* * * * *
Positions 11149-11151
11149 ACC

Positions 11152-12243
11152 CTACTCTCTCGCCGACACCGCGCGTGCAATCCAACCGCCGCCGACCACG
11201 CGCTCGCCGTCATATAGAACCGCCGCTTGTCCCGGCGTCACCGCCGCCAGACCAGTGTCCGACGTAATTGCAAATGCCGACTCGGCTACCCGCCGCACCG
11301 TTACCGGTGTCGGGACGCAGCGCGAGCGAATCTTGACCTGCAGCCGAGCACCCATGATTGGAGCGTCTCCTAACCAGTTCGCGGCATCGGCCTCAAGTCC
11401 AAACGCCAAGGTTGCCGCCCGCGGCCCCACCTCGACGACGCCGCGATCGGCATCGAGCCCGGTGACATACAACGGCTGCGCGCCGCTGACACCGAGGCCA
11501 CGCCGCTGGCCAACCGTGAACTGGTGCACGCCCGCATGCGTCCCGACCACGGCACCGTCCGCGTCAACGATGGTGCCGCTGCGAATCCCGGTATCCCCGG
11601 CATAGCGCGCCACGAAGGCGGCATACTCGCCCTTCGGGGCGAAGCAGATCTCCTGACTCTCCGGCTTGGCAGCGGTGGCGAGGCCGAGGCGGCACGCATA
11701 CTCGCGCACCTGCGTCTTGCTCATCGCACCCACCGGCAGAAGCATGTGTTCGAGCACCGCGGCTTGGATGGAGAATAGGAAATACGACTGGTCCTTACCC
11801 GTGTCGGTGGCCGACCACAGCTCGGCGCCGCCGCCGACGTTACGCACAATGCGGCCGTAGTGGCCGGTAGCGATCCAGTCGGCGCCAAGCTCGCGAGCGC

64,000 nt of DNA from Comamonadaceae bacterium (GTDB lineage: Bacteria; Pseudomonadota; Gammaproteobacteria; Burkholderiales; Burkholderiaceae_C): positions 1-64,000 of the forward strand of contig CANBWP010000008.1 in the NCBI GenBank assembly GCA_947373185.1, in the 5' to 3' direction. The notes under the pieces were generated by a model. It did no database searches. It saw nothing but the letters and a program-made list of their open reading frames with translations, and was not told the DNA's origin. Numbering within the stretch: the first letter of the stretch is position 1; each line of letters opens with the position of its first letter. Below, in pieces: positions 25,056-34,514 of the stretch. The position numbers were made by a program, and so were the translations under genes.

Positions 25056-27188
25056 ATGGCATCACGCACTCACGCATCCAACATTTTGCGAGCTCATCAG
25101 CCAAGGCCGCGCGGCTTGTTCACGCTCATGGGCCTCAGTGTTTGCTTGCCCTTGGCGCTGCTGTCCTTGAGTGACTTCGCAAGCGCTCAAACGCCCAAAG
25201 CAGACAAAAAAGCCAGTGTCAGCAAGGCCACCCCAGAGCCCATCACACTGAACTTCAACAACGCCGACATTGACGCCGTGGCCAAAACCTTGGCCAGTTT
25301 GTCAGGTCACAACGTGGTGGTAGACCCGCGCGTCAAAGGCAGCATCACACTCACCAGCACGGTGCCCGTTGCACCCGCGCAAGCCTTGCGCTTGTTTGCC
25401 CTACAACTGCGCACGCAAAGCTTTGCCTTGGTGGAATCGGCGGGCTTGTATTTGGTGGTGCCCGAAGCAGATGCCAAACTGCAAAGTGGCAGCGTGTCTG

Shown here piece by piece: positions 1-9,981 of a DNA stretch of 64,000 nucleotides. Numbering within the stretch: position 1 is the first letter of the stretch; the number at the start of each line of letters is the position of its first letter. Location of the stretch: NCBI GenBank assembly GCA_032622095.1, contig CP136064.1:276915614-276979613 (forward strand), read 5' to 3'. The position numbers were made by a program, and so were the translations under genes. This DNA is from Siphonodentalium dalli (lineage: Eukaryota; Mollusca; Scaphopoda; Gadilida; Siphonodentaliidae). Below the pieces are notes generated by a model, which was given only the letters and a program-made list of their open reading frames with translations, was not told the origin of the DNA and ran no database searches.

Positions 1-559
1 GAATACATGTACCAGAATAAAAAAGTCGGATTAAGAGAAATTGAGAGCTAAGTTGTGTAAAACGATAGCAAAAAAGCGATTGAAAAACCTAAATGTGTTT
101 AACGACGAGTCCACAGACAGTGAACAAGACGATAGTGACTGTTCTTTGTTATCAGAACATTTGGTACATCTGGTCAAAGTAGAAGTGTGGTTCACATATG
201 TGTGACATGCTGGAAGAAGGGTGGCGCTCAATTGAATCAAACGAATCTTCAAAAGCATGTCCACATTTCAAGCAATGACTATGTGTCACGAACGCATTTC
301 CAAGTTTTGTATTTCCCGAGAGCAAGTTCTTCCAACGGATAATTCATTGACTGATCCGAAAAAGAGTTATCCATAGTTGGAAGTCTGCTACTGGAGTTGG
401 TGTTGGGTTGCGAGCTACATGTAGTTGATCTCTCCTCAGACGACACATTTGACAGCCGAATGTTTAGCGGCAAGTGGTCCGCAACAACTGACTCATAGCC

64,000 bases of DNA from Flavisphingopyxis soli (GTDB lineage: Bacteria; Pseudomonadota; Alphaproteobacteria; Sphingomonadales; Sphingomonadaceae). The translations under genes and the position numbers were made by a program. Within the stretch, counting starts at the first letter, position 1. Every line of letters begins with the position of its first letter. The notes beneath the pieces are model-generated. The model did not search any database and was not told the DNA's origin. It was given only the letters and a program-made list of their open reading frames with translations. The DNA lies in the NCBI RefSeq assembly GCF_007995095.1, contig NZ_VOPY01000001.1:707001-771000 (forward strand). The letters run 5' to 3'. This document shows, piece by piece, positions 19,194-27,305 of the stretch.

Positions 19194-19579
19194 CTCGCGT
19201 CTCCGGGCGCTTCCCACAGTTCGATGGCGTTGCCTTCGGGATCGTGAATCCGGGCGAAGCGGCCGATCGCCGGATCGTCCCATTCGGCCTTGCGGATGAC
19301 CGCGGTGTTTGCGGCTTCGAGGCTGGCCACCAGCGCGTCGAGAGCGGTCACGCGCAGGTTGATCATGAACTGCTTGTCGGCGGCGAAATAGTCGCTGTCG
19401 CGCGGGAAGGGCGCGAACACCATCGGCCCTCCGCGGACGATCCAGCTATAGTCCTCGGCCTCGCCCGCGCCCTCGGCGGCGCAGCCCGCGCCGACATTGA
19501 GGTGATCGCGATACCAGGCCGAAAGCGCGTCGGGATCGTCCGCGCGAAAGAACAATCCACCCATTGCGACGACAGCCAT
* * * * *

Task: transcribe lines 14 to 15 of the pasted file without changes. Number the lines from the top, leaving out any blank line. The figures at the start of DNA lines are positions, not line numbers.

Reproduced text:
25056 ATGGCATCACGCACTCACGCATCCAACATTTTGCGAGCTCATCAG
25101 CCAAGGCCGCGCGGCTTGTTCACGCTCATGGGCCTCAGTGTTTGCTTGCCCTTGGCGCTGCTGTCCTTGAGTGACTTCGCAAGCGCTCAAACGCCCAAAG